So , we should  primarily assess myocardial reperfusion rather than epicardial thrombolyis ! following thrombolysis .

What are the parameters available to assess successful reperfusion /thrombolyis?

  1. Clinical : Relief from chest  pain. Angina relief  , though subjective is an indication for adequate reperfusion of ischemic myocardium.
  2. ECG-ST segment regression > 50%
  3. Cardiac enzymes: Early flushing of  intra myocytic CPK into systemic circulation and hence early peaking of CPK MB (<1ohours instead of 24h)
  4. Reperfusion arrhythmias(AIVR-Less specific) .Primary VF is now thought to be reperfusion related.
  5. Infract related artery(IRA) patency by coronary angiogram
  6. Distal TIMI flow/ myocardial blush score/ TIMI frame count

ECG ST regression ,  is a direct indicator  myocardial reperfusion   as the ST segment shifts  towards baseline ,  implies  of infarct current of injury . ST regression almost always correlate with good  recovery of LV function  in STEMI .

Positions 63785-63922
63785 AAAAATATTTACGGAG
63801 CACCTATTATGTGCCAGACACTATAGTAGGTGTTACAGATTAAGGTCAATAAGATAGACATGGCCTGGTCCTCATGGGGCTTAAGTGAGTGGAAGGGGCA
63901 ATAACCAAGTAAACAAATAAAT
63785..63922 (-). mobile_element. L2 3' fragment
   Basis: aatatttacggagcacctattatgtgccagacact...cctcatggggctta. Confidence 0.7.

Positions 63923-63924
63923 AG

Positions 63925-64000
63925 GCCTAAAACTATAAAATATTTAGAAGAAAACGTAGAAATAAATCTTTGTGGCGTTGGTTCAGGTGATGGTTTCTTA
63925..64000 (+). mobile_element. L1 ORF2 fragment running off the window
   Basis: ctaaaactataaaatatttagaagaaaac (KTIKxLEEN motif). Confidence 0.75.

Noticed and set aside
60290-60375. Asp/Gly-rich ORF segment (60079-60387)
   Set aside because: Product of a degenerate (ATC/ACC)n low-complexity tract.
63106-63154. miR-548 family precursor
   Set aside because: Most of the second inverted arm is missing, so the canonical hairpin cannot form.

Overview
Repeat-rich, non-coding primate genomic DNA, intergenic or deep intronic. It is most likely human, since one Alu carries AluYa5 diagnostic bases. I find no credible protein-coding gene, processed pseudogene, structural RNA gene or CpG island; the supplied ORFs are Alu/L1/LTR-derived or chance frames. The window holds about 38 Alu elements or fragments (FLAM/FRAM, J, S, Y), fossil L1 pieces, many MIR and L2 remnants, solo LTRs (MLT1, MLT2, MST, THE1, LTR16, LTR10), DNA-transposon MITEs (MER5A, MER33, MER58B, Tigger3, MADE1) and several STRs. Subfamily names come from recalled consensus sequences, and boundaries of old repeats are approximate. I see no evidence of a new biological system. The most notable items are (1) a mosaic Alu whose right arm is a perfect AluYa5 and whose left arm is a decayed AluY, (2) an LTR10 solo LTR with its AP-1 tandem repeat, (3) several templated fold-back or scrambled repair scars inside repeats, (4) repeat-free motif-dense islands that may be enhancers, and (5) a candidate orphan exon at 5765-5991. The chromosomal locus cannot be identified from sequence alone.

IRA patency , is an epicardial index , it  does not give information about myocardial blood flow . But ,  a good  distal TIMI flow generally indicates good reperfusion.This  again ,  is  not a fool proof  index,  as even many of the TIMI 3 flow patients  have severely damaged myocardium by echocardiography .

Final message

For the above reasons, one should always  make a distinction between successful lysis and successful reperfusion . Surprisingly ,  ECG  is  the gold standard for assessing successful reperfusion of myocardium ,  while CAG tell us  about epicardial patency and possibly reperfusion also.